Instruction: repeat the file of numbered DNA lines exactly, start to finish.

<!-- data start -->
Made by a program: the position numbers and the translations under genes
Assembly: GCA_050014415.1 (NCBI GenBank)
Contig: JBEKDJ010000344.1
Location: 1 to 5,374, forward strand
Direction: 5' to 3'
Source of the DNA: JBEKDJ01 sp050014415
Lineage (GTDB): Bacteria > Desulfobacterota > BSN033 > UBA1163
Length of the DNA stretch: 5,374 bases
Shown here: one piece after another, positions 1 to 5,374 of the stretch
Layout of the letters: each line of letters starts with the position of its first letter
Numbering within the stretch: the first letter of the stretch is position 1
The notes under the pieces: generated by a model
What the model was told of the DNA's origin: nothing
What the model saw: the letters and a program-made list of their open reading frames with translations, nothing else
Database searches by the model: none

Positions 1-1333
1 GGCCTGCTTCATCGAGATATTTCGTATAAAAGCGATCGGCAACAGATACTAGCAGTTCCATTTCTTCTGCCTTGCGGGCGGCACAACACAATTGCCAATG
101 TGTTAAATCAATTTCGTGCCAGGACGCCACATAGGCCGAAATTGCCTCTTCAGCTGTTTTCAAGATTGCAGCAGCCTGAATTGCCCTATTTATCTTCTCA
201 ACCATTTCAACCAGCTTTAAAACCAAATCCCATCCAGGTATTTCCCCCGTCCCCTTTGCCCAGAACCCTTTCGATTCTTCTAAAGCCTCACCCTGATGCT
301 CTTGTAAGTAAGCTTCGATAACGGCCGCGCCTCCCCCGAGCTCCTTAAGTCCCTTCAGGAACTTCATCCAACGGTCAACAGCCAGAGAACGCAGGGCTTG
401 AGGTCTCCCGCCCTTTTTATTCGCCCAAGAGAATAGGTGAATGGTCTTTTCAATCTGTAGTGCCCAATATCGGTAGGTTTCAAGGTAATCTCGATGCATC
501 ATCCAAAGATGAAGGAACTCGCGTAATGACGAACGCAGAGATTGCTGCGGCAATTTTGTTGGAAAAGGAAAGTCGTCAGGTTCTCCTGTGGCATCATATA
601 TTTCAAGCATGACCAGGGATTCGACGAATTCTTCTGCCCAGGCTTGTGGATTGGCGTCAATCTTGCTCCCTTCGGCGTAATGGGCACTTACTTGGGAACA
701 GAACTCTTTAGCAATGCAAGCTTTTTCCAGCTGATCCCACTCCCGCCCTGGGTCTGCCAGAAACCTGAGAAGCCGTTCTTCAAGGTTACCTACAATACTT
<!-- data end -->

Made by a program: the position numbers and the translations under genes
Assembly: GCA_050014415.1 (NCBI GenBank)
Contig: JBEKDJ010000344.1
Location: 1 to 5,374, forward strand
Direction: 5' to 3'
Source of the DNA: JBEKDJ01 sp050014415
Lineage (GTDB): Bacteria > Desulfobacterota > BSN033 > UBA1163
Length of the DNA stretch: 5,374 bases
Shown here: one piece after another, positions 1 to 5,374 of the stretch
Layout of the letters: each line of letters starts with the position of its first letter
Numbering within the stretch: the first letter of the stretch is position 1
The notes under the pieces: generated by a model
What the model was told of the DNA's origin: nothing
What the model saw: the letters and a program-made list of their open reading frames with translations, nothing else
Database searches by the model: none

Positions 1-1333
1 GGCCTGCTTCATCGAGATATTTCGTATAAAAGCGATCGGCAACAGATACTAGCAGTTCCATTTCTTCTGCCTTGCGGGCGGCACAACACAATTGCCAATG
101 TGTTAAATCAATTTCGTGCCAGGACGCCACATAGGCCGAAATTGCCTCTTCAGCTGTTTTCAAGATTGCAGCAGCCTGAATTGCCCTATTTATCTTCTCA
201 ACCATTTCAACCAGCTTTAAAACCAAATCCCATCCAGGTATTTCCCCCGTCCCCTTTGCCCAGAACCCTTTCGATTCTTCTAAAGCCTCACCCTGATGCT
301 CTTGTAAGTAAGCTTCGATAACGGCCGCGCCTCCCCCGAGCTCCTTAAGTCCCTTCAGGAACTTCATCCAACGGTCAACAGCCAGAGAACGCAGGGCTTG
401 AGGTCTCCCGCCCTTTTTATTCGCCCAAGAGAATAGGTGAATGGTCTTTTCAATCTGTAGTGCCCAATATCGGTAGGTTTCAAGGTAATCTCGATGCATC
501 ATCCAAAGATGAAGGAACTCGCGTAATGACGAACGCAGAGATTGCTGCGGCAATTTTGTTGGAAAAGGAAAGTCGTCAGGTTCTCCTGTGGCATCATATA
601 TTTCAAGCATGACCAGGGATTCGACGAATTCTTCTGCCCAGGCTTGTGGATTGGCGTCAATCTTGCTCCCTTCGGCGTAATGGGCACTTACTTGGGAACA
701 GAACTCTTTAGCAATGCAAGCTTTTTCCAGCTGATCCCACTCCCGCCCTGGGTCTGCCAGAAACCTGAGAAGCCGTTCTTCAAGGTTACCTACAATACTT